VN: Yeah, how did you regroup after last night and just kind of refresh and refocus?
GT: As soon as we finished against Liquid, we just forgot about that match. We talked about some things that happened. But just because you don’t win convincingly against somebody who is (seen as) worse, doesn’t mean it’s going to be harder the next game. That’s something people are wrong, when you read people talking on websites, they think, “Oh. They had a bad game against Liquid. They’re gonna lose to Na’Vi.” It’s a different approach. Different teams playing. So that doesn’t mean anything at all. Virtus.pro almost beat us. It was very close. They were playing awesome. So we just forgot about the match and kept our focus. We got a good night of rest (Friday) because we had to play two BO3s on Saturday, which is a lot. We got a good rest and came back to the finals.
VN: Counter-Strike has been thought of a predominantly European game. You guys are the first South American team to win a major championship. What kind of pride do you take in that?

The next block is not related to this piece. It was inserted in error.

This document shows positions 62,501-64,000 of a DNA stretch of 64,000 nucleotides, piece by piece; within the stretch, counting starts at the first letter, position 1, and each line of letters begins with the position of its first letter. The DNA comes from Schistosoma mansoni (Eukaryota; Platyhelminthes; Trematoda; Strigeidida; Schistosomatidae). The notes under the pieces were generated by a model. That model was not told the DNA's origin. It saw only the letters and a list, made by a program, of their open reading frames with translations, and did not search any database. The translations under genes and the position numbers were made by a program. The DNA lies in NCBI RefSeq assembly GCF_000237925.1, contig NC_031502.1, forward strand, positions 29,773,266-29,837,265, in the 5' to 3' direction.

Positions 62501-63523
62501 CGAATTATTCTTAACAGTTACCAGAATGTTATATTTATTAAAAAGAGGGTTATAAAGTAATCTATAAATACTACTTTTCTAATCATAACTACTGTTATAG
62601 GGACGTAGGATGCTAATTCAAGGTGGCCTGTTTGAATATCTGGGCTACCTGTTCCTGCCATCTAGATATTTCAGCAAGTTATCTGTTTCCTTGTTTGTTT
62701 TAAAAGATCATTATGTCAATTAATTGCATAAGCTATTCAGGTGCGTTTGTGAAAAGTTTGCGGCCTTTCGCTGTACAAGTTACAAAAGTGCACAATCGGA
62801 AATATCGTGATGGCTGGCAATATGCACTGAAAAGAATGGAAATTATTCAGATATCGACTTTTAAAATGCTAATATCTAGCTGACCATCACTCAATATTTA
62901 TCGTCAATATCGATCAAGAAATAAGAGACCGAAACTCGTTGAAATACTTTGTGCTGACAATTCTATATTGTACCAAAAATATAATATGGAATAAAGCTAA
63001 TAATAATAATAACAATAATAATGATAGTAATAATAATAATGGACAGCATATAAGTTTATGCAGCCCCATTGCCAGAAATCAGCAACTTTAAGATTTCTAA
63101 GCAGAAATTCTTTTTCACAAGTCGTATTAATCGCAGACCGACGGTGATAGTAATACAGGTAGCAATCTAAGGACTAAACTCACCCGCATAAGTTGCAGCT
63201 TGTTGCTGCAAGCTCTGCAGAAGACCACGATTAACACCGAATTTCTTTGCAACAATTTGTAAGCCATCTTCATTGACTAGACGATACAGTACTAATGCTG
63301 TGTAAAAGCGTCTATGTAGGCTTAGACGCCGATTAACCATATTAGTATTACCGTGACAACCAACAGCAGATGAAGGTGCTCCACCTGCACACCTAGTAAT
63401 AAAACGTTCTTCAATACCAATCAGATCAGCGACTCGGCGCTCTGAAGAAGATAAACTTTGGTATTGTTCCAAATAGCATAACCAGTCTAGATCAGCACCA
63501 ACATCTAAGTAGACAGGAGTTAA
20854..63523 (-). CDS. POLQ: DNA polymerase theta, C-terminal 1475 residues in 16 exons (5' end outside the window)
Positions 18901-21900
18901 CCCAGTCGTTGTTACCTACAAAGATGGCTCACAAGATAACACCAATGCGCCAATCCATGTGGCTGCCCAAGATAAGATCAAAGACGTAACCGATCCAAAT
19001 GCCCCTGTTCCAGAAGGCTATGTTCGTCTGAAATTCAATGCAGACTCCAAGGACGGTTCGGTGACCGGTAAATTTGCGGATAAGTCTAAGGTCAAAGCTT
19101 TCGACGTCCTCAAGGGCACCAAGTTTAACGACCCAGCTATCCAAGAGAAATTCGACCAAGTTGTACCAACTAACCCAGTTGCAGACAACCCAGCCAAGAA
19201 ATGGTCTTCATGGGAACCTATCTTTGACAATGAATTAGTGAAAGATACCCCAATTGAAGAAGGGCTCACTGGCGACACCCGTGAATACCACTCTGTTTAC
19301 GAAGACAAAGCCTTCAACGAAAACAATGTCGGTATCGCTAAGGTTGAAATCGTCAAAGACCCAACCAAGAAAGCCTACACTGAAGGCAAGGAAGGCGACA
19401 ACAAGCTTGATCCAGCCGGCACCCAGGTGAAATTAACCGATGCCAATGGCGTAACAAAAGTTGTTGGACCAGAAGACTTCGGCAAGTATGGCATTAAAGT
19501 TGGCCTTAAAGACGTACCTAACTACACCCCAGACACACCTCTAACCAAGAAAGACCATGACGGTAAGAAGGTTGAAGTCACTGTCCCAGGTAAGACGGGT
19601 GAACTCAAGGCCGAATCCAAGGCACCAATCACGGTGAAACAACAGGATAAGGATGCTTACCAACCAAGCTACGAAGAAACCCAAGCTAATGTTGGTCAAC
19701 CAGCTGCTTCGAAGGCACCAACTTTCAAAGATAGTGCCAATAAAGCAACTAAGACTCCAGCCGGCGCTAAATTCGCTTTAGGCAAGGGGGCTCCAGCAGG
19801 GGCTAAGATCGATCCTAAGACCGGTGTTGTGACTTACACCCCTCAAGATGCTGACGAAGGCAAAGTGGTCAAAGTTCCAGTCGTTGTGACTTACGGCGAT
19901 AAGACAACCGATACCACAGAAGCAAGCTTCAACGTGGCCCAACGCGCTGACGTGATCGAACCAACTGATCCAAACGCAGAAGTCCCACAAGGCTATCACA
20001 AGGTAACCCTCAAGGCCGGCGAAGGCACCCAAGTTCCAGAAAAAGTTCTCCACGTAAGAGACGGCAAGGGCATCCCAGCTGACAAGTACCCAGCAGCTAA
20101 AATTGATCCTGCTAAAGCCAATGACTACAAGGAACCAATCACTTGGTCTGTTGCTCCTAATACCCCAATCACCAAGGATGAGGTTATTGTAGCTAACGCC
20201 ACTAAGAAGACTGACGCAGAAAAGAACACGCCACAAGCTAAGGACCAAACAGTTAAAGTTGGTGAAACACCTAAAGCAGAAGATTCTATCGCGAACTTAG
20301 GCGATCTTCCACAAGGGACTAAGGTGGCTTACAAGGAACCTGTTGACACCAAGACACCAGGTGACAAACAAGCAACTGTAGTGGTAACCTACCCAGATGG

GT: It’s a big history. Part of, if there was someone to blame because of it, it’s because I don’t think the tournaments themselves work enough to make it global. I think they are getting better and better from the rest, but if you look at CS:GO from the beginning, when they started doing tournaments, they were focused in Europe. They had a lot of European tournaments and of course because North America is such a rich region, they had tournaments as well. They never thought to look in South America. They never take a look in the Africa region. They never took a look in Asian region. They started taking a look into it now. So what I expect is one day I’ll be able to come back to Brazil and play those tournaments in my country and region instead of going to North America because I’m far away from my family, I’m far away from my girlfriend and everything. So I hope that makes more exposure and success, people start looking into South America because there are a lot of players that are patient players and it would be awesome to play the same tournaments we play in our region (there).